LINE1: Internet Science
In several fields of computing there is today the notion that people-centricity is a form of Internet user empowerment, which is affecting social structures in a multitude of ways. From a technological perspective, it is affecting the way the Internet is devised from the design of its infrastructure, to the way that data has been transmitted up until now. Such empowerment is partially facilitated and stimulated to the pervasiveness of technology that allows users to be always connected to the Internet. But other aspects that are often less addressed and related to the user empowerment is the behaviour of the citizen and the stimuli that technology and the Internet can provide to challenged or to elderly communities, and how such stimuli could model the Internet architecture, as well as the value-add of the Internet for society. From a technological perspective there is a clear path towards the integration of social structures and aspects related to social (human) interaction.
COPELABS shares this vision, and intends to strongly contribute to an improvement of the interdisciplinary path, by bringing together two different teams with a diversified ground, that yet have been in the last years contributing to the three Internet aspects mentioned. COPELABS intends to contribute to Internet science by providing novel paradigms within the context of two main aspects: behaviour inference; social interaction.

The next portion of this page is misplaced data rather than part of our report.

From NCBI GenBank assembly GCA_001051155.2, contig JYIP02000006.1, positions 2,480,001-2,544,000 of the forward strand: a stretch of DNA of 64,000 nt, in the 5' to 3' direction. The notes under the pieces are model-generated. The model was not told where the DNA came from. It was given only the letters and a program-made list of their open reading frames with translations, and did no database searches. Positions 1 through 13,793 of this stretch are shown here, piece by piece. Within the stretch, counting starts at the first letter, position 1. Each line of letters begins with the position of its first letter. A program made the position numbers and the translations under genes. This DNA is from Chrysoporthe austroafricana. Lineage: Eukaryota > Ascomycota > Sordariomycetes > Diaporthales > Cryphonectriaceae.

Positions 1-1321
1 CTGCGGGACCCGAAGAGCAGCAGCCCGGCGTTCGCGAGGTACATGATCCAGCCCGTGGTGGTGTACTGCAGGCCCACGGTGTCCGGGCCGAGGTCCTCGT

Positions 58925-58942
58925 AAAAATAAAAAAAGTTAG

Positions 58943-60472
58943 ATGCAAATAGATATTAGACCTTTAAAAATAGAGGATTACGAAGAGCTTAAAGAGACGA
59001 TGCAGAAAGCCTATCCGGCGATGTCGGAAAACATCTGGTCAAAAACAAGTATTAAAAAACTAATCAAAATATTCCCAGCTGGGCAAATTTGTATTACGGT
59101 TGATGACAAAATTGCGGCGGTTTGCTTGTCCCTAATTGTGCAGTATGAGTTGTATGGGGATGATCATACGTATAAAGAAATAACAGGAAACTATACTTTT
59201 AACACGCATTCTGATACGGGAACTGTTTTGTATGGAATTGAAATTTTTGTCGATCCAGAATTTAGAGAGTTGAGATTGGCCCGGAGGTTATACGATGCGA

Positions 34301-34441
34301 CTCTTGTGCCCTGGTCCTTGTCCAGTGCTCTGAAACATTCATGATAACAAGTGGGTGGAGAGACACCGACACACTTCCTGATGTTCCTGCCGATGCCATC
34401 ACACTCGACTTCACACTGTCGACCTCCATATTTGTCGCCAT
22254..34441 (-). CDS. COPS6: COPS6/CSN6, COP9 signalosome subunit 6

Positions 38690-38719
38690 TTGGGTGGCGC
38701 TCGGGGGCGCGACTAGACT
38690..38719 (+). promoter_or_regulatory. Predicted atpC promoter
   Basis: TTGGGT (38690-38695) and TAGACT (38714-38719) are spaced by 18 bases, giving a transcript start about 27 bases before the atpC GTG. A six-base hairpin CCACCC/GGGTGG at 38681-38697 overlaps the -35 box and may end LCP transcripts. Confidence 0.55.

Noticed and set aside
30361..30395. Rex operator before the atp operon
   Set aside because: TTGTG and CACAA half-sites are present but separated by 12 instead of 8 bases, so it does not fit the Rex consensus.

Cyberpsychology is geared towards developing and validating an ecological framework to provide a holistic psychological profile of individuals, namely, of people with cognitive, functional, and social disabilities, as well as anxiety disorders, and which may be reflected in disorders and deficits in daily functioning and well-being. This profile will be created from a continuous input of information gathered throughout the intervention cycle (baseline, treatment and follow-up) using traditional methods of assessment and cutting-edge technologies of sensing and behaviour inference.
The line is also about bringing to life a new approach to intervention protocols that will be based on individuals’ interaction within naturalistic and immersive (and therapeutic) environments developed on virtual reality platforms, on pervasive methods for data gathering and information processing, and on ubiquitous solutions accessible on-line. Typically, patients with a phobia or with a cognitive impairment that affects their overall functionality will interact with a phobic cue or will exercise the impaired cognitive function on a virtual reality set that replicates a real daily life situation.
Our scientific repository holds the most recent work. COPELABS follows a pre-print open policy.
SITI is focused upon user-centric trends that are emerging in several fields of Information and Communication Technology (ICT), OSI Layers 2 and 3. As in other grassroots movements, the user will have an active say concerning services provided and consequently, concerning the techno-social environment that surrounds him/her.
This group is based (i.e. integrated members) on a core of scientifically active researchers from the former CEPCA (Pedro Gamito, Jorge Oliveira, Rodrigo Brito, Paulo Lopes, and Ana Loureiro) 2 more recent PhDs (Cristina Camilo and Bárbara Gonzalez). Note, however, that the CEPCA team (team size, funding and indicators included in 5.) changed substantially since 2008, when it had 8 PhDs (of which only PG remains) and 5 groups. In 2011-13 the team grew to 14 integrated PhDs in 2-3 groups. By 2013, however, it was clear that the bulk of CEPCA output of international level (13 of the 14 indicators in table 5.) was the responsibility of the neurocognitive/cyber therapy-focused group, with only 3 PhD and 2 non-PhD members (PI: PG). The inevitable consolidation of CEPCA around this core group pointed to the desirability of joining forces with an informatics team – SITILABS – to create COPELABS as an interdisciplinary R&D unit (see Description of the R&D unit).